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The resume is your primary marketing tool. Its purpose is to get you in the door. There are many right ways to write a resume. It is not an exact science with a universal formula. Streamline your resume to show employers how you can meet their specific needs.
Resume Do's and Dont's Video
Write your resume targeted toward a particular job or type of job
A specific job description will provide the framework. Create a resume that clearly focuses your skills towards the type of work you are seeking, keeping in mind that you may need to revise it when you see an actual job description.
Information to include
Wordy resumes are red flags to employers. A clear, crisp resume will make it easy to see who you are and what skills you possess. Use skill-based keywords in the job description to describe your skills.
Proofread, proofread, proofread! Errors in grammar, spelling, dates, phone numbers, addresses, and content reflect poorly on you and can quickly eliminate you from the pool of applicants.
The first impression of your resume is important. Your resume needs to be neat and easy to read.
If it is unclear how to contact you or if the employer is unable to contact your references, your resume goes into the trash. End of statement.
When submitting your resume by email, attach your resume as a PDF. This will ensure that formatting will not be changed when the reader opens the file on their computer.
When applying for jobs online, you may submit your application through an applicant tracking system (ATS). With an ATS, your resume is scanned by a computer that looks for relevant skill keywords found in the job description.
Resume examples included in this guide are not intended to be a template, but rather to demonstrate elements and ideas for targeting and focusing information. See a Career Counselor at Career Services for assistance on choosing the right style for you and providing examples from current resources.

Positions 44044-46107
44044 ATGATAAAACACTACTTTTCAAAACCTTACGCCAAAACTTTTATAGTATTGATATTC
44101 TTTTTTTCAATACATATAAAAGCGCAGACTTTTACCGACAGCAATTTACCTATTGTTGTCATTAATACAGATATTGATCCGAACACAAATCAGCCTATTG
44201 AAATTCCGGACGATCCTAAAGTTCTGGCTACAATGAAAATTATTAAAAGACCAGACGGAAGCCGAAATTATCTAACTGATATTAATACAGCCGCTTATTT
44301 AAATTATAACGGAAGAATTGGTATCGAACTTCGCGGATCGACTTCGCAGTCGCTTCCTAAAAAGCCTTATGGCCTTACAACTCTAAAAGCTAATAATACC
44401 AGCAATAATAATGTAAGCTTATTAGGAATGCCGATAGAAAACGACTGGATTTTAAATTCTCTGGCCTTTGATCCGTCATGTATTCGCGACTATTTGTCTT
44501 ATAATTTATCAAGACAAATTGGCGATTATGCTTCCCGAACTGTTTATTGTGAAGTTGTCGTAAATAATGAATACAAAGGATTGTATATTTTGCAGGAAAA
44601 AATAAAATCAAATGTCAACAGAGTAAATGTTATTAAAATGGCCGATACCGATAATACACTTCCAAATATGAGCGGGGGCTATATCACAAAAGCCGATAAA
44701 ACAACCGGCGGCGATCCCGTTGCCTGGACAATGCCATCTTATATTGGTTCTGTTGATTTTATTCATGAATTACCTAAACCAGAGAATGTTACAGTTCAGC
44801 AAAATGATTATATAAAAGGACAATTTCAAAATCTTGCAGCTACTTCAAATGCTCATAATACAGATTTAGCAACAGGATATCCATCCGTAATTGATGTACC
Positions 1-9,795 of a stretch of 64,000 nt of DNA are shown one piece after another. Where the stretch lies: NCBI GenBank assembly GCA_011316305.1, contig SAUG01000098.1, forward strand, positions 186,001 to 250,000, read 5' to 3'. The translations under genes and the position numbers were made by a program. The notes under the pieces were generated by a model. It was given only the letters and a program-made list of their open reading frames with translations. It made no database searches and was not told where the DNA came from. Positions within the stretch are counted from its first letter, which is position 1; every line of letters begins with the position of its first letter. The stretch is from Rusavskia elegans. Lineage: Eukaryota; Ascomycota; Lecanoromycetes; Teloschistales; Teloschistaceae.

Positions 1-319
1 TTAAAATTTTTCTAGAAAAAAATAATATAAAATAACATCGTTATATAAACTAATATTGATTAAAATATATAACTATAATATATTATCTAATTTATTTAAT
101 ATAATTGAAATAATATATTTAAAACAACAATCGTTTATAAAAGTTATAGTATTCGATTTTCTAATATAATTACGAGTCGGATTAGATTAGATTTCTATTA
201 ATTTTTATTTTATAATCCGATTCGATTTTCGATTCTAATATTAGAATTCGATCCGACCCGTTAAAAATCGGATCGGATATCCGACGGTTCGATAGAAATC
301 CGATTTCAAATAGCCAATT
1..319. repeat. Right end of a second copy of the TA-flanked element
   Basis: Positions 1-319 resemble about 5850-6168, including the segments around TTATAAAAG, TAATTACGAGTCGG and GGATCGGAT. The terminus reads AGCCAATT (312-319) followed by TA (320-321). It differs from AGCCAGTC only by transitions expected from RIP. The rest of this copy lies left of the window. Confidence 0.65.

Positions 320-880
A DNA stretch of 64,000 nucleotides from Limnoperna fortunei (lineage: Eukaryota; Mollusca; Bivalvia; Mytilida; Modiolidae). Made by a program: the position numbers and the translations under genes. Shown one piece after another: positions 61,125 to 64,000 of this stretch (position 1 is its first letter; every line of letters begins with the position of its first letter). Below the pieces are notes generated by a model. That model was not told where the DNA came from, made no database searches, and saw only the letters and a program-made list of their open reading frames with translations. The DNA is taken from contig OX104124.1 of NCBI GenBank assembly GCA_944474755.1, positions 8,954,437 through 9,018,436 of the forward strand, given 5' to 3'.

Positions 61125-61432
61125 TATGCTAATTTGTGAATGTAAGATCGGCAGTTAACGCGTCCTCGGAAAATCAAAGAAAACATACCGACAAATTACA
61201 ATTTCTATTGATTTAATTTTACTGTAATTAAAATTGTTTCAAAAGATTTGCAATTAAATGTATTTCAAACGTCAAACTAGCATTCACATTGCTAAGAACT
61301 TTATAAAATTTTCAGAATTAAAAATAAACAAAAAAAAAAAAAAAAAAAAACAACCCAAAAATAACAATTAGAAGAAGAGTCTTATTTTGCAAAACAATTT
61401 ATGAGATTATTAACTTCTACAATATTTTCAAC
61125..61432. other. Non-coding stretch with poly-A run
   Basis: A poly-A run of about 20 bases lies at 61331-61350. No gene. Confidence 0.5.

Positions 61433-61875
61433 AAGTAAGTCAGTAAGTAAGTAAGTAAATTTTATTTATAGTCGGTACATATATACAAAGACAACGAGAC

The traditional, default format for resumes is the reverse chronological resume. This type of resume is organized by your relevant employment/experiences in reverse chronological order (current/most recent first). The reverse chronological resume is preferred by the widest variety of employers, as well as by recruiters and many internet job posting sites. Recruiters and hiring managers tend to like this resume format because it is easy to read and clearly demonstrates your job history and career advancement.
The combination resume highlights outstanding skills and achievements that might otherwise be buried within the work experience section, while simultaneously presenting, yet de-emphasizing, the chronology of jobs. The focus is on clusters of transferable skills and the experiences that are most relevant to the position for which you are applying. If you are open to more than one type of job, you can reconfigure the functional skill clusters to emphasize the skills most relevant to the specific job/job description.
Combination resumes suit a variety of job-seeker needs, such as having a diverse job history that doesn't add up to a clear-cut career path and situations where the job-seeker has work experience that is related, but not an exact link to the desired position. Job seekers who have large employment gaps or many short employment stints prefer this format because it downplays employment history. This type of resume also works well for older workers, career changers, and job seekers with academic deficiencies or limited experience.